Living through a pandemic has taken a toll on your stress levels and sleep quality, which not only makes you feel run down and tired, but it can also having lasting negative impacts on your health. Poor sleep and high levels of stress can lower your heart rate variability, which is gaining attention as a key health stat we should all be tracking.
"Heart rate variability is exactly what it says -- it's the variation in the timing of the heartbeat beat to beat." says Dr. Sameer Mehta, a cardiologist at Denver Heart. HRV is measured in a number of different ways, but popular fitness and sleep trackers like Whoop, Oura, and Apple Watch are among the easiest ways to track it.
Why should you care about HRV? For starters, "there's a variety of data that shows people with lower heart rate variability do worse in a variety of ways. Their fitness performance is worse. They have increased adverse health outcomes, including cardiovascular deaths, myocardial infarctions (heart attacks) and strokes," says Dr. Mehta.
HRV can tell you a lot about your sleep, stress and overall health, making it an important metric to understand. That said, lots of things can affect your HRV numbers, including your workouts, your diet and whether or not you're sick. For that reason, understanding how sleep and stress can affect HRV can help you prevent potential health issues that are linked to poor sleep, and mismanaged or chronic stress.
What influences HRV?
HRV is closely connected to your nervous system, which involves a lot of other important health factors, like sleep and stress. To understand HRV a bit better, you need to look at how the nervous system functions, since factors that affect the nervous system also affect HRV.
How the nervous system works
The autonomic nervous system consists of the sympathetic and the parasympathetic systems. The sympathetic side takes over, "when we're under physical duress, increased stress, depressed, we don't sleep as well or have increased alcohol intake. Our sympathetic nervous system becomes overactive, which then decreases our heart rate variability," explain Dr. Mehta.
The parasympathetic system is activated when you're more relaxed, well rested, in shape and in overall better health (physically and mentally.) "And that is when we see increased heart rate variability," says Dr, Mehta.
Low HRV can be caused by these factors, according to Dr. Mehta:
- Increased stress
- Poor sleep
- Poor diet
- Substance abuse
High HRV is linked to the following factors, according to Dr. Mehta:
- Being physically fit
- Good blood pressure
- Good diet
- Adequate sleep
- Decreasing alcohol and substance use
How sleep, stress and HRV are linked
Since HRV is influenced by sleep, it makes sense that getting enough sleep each night will help you reach a higher HRV. But it's not just about the number of hours -- your sleep quality matters, too.
"When we go into deep sleep, which is good sleep and more restful sleep, that's when we see increased heart rate variability," says Dr. Mehta. Conversely, when you don't sleep enough, or when your sleep is fragmented or disrupted throughout the night, your HRV can suffer too.
The sleep and stress connection
When you're stressed, it's harder to fall asleep and stay asleep, which can lead to a vicious cycle that leaves you feeling stressed and tired all the time.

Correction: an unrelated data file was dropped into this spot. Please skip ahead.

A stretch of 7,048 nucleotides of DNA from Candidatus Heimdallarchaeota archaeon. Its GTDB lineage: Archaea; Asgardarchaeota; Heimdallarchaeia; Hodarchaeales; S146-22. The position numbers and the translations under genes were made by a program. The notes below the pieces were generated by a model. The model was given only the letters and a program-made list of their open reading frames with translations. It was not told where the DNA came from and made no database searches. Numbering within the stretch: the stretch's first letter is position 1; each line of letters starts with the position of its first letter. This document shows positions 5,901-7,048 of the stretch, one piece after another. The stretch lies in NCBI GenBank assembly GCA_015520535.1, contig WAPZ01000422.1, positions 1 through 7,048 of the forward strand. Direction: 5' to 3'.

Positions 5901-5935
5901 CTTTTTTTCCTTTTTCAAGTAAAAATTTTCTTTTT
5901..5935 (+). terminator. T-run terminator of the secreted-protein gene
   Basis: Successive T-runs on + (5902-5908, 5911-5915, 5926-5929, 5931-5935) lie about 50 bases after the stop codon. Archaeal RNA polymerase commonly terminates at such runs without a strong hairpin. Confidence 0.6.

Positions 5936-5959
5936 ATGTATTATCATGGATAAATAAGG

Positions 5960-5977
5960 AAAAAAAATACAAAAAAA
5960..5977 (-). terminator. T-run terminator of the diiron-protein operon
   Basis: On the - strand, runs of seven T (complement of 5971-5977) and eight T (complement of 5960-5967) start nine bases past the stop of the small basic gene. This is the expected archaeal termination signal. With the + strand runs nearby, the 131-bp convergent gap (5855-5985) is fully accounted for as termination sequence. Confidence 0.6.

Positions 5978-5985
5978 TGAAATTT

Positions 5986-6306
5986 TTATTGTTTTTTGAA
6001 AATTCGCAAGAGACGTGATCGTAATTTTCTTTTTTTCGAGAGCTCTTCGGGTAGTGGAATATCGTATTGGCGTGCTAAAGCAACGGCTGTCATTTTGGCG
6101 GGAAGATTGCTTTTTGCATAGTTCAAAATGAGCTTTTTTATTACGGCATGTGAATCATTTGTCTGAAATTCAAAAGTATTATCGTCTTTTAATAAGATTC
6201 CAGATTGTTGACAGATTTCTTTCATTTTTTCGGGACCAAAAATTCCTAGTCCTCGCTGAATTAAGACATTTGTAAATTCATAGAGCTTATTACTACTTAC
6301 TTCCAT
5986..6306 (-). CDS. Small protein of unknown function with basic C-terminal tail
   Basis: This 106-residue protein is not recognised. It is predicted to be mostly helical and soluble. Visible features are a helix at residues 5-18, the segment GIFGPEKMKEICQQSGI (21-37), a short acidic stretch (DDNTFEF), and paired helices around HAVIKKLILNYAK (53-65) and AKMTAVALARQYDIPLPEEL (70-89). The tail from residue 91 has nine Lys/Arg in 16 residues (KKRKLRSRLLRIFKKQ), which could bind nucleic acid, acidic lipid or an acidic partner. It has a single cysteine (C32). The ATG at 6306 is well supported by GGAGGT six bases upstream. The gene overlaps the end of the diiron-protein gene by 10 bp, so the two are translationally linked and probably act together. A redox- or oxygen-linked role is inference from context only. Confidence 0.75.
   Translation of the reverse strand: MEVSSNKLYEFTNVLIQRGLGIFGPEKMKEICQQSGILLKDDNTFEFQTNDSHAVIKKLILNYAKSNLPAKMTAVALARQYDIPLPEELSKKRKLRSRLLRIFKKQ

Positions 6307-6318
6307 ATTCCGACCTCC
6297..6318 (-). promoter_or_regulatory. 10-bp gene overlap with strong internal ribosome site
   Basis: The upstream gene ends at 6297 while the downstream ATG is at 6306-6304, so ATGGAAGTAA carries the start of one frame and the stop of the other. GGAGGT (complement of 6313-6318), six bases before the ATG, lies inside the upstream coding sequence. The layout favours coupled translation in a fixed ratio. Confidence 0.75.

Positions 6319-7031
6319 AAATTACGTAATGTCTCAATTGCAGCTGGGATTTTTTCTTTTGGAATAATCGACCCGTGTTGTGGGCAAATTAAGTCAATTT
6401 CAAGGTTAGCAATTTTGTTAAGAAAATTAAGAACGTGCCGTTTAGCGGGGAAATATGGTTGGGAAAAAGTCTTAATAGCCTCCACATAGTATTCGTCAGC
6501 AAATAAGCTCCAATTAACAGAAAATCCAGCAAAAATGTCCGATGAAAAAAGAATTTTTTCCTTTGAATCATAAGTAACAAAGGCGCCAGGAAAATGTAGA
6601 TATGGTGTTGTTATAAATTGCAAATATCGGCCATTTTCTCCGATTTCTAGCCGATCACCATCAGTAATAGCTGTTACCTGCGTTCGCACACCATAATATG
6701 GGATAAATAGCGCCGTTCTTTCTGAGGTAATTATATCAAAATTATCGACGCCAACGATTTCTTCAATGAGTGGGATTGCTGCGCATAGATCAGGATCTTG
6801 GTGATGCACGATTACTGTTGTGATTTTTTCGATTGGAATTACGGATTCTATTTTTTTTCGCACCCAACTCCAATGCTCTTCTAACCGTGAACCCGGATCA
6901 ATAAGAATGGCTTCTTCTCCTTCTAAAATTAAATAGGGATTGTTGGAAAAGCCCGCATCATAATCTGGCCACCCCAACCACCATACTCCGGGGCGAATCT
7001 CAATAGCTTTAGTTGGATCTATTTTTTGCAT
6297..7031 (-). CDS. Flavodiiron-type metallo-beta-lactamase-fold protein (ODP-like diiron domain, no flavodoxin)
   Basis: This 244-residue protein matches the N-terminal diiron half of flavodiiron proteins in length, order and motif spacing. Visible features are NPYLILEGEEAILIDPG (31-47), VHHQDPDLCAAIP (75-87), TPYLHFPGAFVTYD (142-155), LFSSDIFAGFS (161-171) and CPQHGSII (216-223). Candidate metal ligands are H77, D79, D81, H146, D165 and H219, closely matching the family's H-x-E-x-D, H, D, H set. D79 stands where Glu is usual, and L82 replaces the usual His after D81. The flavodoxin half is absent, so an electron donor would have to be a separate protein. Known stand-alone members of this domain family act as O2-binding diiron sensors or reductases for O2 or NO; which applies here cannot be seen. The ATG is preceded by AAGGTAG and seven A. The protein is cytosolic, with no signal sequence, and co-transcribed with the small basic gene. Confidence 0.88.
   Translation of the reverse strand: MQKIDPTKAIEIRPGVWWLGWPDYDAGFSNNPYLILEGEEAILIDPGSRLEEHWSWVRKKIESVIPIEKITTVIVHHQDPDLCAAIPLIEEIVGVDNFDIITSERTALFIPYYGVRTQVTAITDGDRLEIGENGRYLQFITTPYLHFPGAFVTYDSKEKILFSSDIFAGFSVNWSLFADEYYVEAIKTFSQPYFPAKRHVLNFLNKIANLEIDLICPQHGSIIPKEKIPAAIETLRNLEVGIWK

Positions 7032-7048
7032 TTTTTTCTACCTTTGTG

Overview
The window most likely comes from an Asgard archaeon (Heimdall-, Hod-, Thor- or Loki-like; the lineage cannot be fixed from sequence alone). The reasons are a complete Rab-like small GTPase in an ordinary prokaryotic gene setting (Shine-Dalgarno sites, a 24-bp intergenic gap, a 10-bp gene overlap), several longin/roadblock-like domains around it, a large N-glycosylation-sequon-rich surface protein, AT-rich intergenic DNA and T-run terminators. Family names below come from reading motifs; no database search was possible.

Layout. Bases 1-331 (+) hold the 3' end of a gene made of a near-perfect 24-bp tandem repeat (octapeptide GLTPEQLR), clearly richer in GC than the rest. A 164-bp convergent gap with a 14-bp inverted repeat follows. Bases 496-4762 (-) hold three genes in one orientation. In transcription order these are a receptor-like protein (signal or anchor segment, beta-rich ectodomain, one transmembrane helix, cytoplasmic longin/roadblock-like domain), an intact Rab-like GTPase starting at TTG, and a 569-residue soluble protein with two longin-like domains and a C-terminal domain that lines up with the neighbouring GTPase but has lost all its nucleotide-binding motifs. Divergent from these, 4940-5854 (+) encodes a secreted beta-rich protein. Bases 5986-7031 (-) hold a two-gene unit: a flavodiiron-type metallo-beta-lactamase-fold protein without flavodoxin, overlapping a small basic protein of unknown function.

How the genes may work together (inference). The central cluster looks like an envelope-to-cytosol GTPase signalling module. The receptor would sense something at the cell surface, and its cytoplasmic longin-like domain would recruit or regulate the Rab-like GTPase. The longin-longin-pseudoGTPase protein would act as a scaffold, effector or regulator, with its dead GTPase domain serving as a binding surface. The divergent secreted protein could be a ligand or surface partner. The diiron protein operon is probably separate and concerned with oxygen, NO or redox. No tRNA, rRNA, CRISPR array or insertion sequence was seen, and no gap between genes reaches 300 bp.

"If you're not getting the sleep you need, you're definitely going to see lower HRV and then sort of lower capacity emotionally, which can lead to stress," explains Emily Capodilupo, VP of Data Science and Research at Whoop (a fitness wearable that tracks HRV). "And our bodies just do everything poorly when we're sleep deprived, including regulating emotions and handling things," says Capodilupo. It's all part of a stress-no-sleep domino effect that will not do any favors for your health or HRV.
Dr. Mehta adds that figuring out how to break out of the stress sleep cycle can start with better sleep and stress hygiene habits. "Restful sleep or deep sleep correlates highly with mental hygiene. So stress management, which includes eliminating stress and managing stress," he says. Dr. Mehta adds that one thing many people use to cope with stress is alcohol, which you should avoid as a coping tool since it can affect your sleep quality, and in turn, your HRV.
Addressing poor sleep and high or chronic stress levels is key to maintaining high HRV and in turn, good overall health. If you struggle from insomnia, sleep apnea, or have trouble falling or staying asleep, see your doctor and talk to them about getting checked out for any underlying health problems or if you need to seek testing and treatment for sleep disorders. About 30% of people have trouble sleeping, and 10% of those people get diagnosed with insomnia, Dr. Deirdre Conroy, clinical director of the Behavioral Sleep Medicine Clinic at the Michigan Medicine Sleep Disorders Centers, told CNET.
If you suspect stress is keeping you up at night or interfering with your health in general, consider trying meditation, which can help you reduce stress and increase mindfulness. If you're having a hard time coping with stress, seeing a therapist is also helpful, and it's easier than ever to find a therapist that can help you online. Exercise can also help reduce stress, and you can try restorative exercises like yoga or stretching if you're not feeling up to a more strenuous workout. Addressing sleep issues and finding healthy ways to cope with stress will help you maintain a higher HRV, which will set you up for a healthier future in the long run.